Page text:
African governments have been urged to get rid of unnecessary regulations and unfriendly tax regimes that curtail cross-border payments
A report by Africa Nenda, titled The State of Instant and Inclusive Payment Systems in Africa, released on the sidelines of the GSMA MWC event in Kigali this week.
The report found that digital payment regulatory frameworks in many African countries are set up to favour larger players, specifically banks, excluding the interests of the smaller players.
“This creates an unlevel playing field, this can be a result of a payment service provider licensing regime that curtails the access to payment infrastructure for new entrants.”
It also notes that a regulatory barriers exist as requirements for customer due diligence.
“If there is no oversight of financial institution recourse processes, individuals are less likely to use the instant payment systems (ISPs) in general,” reads the report, adding that “the result for end-users has been an unlevel playing field which fuels mistrust in digital payments, which stifles uptake and usage.”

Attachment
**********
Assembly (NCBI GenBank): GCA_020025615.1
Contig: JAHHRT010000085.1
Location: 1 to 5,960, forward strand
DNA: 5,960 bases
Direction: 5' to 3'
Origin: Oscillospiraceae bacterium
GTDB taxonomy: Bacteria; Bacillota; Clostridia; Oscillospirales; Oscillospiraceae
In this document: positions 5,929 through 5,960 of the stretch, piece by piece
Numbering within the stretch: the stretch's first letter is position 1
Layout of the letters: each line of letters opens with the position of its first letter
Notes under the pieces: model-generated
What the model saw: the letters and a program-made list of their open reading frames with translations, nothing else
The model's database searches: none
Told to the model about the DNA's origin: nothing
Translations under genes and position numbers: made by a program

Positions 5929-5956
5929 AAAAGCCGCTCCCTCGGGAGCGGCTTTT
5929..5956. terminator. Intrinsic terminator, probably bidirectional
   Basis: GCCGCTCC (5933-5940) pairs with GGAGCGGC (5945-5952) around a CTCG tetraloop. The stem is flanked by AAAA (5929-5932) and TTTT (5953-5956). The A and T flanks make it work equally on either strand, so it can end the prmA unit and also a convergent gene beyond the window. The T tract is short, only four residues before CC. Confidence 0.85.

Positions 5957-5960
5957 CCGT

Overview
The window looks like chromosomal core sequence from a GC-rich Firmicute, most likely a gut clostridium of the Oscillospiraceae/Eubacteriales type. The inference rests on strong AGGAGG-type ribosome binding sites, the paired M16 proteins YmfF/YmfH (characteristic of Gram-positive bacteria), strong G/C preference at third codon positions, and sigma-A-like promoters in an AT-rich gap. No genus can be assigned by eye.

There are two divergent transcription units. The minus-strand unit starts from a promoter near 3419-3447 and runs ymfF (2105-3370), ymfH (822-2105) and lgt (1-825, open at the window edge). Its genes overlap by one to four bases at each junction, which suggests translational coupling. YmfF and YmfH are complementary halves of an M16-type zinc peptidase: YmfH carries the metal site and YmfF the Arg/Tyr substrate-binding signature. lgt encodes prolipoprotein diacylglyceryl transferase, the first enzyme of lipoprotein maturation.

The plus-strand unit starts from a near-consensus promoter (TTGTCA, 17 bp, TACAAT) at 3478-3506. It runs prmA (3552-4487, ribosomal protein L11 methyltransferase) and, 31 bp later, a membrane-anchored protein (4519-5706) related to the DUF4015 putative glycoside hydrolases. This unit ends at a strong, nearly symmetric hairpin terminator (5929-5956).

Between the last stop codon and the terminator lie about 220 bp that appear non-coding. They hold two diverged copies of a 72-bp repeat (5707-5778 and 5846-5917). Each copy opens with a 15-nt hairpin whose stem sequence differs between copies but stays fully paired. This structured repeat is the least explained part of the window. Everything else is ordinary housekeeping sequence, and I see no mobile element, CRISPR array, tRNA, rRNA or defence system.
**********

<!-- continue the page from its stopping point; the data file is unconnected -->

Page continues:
Akinwale Goodluck, deputy chief executive of AfricaNenda, said the unfriendly regulation by governments came out clearly after the coronavirus pandemic subsided.
“Digital payments grew through the roof during the pandemic, governments took helpful actions in terms of building consensus with operators to lower the cost and eliminate barriers to entry, that was positive”
“But the flipside is, as things began to ease up and adoption shot up, governments started to see an opportunity for revenues,” noted the report.
Over taxation of the payments industry has led to growth in the cost of using digital payments, driving many back to transacting using cash.
“We are working around policy, engaging governments and other critical players in the ecosystem to see that these issues are addressed” said Akinwale.
According to Africa Nenda, the continent is witnessing a dramatic growth in IPSs, scaling from 2 systems in 2012 to 29 in 2022. with more than a third of these coming online in the past one year.